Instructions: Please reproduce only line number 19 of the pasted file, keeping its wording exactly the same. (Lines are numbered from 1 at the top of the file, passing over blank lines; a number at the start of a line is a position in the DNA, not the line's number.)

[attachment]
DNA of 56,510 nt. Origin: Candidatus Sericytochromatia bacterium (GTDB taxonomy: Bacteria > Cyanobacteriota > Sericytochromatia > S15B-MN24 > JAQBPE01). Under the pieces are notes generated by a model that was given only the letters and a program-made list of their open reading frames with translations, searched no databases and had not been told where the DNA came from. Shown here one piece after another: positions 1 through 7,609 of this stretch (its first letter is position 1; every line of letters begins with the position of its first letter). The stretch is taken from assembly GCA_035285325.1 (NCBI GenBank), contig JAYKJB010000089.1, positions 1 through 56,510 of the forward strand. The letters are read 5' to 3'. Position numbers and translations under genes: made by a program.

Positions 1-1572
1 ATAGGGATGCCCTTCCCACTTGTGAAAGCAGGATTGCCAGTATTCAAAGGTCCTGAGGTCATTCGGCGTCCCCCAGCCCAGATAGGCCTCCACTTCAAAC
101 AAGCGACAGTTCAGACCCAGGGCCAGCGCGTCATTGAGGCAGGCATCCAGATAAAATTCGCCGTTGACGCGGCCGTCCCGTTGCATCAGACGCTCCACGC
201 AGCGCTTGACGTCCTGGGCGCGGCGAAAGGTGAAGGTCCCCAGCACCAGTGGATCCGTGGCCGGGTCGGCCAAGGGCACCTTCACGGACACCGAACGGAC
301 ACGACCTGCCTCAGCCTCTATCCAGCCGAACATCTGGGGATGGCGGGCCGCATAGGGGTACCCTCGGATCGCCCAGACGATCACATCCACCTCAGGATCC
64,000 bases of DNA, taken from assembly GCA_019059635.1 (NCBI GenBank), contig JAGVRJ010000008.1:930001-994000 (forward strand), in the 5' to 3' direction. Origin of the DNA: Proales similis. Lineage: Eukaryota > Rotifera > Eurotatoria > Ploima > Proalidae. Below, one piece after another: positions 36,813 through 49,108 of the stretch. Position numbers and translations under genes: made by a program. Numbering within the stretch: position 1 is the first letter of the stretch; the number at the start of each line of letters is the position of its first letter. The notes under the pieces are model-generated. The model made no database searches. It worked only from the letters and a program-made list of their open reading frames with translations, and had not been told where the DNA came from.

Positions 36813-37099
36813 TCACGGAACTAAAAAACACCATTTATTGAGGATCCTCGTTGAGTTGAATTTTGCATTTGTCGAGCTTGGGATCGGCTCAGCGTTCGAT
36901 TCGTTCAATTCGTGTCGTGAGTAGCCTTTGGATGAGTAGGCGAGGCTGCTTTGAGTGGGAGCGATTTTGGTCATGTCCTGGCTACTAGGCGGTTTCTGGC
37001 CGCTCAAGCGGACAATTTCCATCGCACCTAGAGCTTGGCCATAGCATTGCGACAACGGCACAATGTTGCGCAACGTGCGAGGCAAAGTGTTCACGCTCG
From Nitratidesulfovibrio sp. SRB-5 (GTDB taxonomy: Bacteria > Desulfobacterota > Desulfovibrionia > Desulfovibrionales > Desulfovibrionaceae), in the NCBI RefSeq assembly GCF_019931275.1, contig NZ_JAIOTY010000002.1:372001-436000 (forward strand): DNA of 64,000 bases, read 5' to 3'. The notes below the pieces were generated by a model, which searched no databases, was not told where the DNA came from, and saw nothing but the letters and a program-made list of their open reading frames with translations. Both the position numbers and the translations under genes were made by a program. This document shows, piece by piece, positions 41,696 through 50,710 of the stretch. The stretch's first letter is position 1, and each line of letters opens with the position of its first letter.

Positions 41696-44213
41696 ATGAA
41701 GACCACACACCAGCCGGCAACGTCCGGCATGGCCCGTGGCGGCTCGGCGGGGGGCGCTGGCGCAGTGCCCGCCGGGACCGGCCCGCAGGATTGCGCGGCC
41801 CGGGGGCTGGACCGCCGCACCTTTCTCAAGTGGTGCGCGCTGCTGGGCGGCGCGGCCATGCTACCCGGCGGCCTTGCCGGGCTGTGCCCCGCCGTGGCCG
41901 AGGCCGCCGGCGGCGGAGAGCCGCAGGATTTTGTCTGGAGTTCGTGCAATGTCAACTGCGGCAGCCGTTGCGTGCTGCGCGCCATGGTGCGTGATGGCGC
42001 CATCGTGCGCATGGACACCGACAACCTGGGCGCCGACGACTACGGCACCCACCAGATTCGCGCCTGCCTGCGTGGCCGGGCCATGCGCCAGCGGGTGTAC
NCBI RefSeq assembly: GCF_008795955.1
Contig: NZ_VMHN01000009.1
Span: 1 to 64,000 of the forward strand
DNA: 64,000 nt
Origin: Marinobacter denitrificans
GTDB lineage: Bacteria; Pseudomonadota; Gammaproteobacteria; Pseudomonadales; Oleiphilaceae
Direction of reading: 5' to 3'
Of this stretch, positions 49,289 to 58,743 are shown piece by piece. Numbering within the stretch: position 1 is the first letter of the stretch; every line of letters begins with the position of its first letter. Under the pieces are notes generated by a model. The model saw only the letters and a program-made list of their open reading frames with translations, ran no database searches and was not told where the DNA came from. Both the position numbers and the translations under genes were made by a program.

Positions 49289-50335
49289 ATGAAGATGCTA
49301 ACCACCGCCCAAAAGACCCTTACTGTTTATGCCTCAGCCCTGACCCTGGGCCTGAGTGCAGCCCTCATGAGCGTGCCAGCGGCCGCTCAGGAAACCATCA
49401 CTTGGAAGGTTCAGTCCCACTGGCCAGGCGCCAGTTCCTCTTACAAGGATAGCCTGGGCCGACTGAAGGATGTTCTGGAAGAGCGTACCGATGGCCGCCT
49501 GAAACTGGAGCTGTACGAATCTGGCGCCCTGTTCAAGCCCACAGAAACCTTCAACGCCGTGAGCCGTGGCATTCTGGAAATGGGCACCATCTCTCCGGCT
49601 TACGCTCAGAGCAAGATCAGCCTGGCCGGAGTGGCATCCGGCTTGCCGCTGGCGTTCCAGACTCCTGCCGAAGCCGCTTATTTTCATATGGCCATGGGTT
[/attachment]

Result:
NCBI RefSeq assembly: GCF_008795955.1